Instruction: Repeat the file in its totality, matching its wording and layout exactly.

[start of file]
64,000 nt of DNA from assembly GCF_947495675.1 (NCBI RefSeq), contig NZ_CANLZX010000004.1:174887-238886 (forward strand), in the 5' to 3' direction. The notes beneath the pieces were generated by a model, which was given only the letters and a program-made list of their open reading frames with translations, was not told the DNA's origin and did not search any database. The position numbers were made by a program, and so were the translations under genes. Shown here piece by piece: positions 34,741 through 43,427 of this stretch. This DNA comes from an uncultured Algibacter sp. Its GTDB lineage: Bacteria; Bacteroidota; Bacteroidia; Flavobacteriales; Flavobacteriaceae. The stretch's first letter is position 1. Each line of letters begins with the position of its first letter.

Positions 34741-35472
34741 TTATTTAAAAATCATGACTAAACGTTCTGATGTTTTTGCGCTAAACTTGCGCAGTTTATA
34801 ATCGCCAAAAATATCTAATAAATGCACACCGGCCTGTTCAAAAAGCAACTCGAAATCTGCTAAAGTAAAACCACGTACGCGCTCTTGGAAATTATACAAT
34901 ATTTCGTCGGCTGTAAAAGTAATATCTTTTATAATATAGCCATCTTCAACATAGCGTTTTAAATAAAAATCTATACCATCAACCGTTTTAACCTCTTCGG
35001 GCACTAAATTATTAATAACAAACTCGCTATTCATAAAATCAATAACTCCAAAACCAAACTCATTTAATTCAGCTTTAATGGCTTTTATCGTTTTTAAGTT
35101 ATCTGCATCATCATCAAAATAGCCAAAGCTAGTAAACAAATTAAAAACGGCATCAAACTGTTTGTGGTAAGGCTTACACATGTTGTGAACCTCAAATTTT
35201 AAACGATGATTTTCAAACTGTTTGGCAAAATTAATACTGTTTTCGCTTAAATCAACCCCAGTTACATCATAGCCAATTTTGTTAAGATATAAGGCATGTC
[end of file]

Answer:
64,000 nt of DNA from assembly GCF_947495675.1 (NCBI RefSeq), contig NZ_CANLZX010000004.1:174887-238886 (forward strand), in the 5' to 3' direction. The notes beneath the pieces were generated by a model, which was given only the letters and a program-made list of their open reading frames with translations, was not told the DNA's origin and did not search any database. The position numbers were made by a program, and so were the translations under genes. Shown here piece by piece: positions 34,741 through 43,427 of this stretch. This DNA comes from an uncultured Algibacter sp. Its GTDB lineage: Bacteria; Bacteroidota; Bacteroidia; Flavobacteriales; Flavobacteriaceae. The stretch's first letter is position 1. Each line of letters begins with the position of its first letter.

Positions 34741-35472
34741 TTATTTAAAAATCATGACTAAACGTTCTGATGTTTTTGCGCTAAACTTGCGCAGTTTATA
34801 ATCGCCAAAAATATCTAATAAATGCACACCGGCCTGTTCAAAAAGCAACTCGAAATCTGCTAAAGTAAAACCACGTACGCGCTCTTGGAAATTATACAAT
34901 ATTTCGTCGGCTGTAAAAGTAATATCTTTTATAATATAGCCATCTTCAACATAGCGTTTTAAATAAAAATCTATACCATCAACCGTTTTAACCTCTTCGG
35001 GCACTAAATTATTAATAACAAACTCGCTATTCATAAAATCAATAACTCCAAAACCAAACTCATTTAATTCAGCTTTAATGGCTTTTATCGTTTTTAAGTT
35101 ATCTGCATCATCATCAAAATAGCCAAAGCTAGTAAACAAATTAAAAACGGCATCAAACTGTTTGTGGTAAGGCTTACACATGTTGTGAACCTCAAATTTT
35201 AAACGATGATTTTCAAACTGTTTGGCAAAATTAATACTGTTTTCGCTTAAATCAACCCCAGTTACATCATAGCCAATTTTGTTAAGATATAAGGCATGTC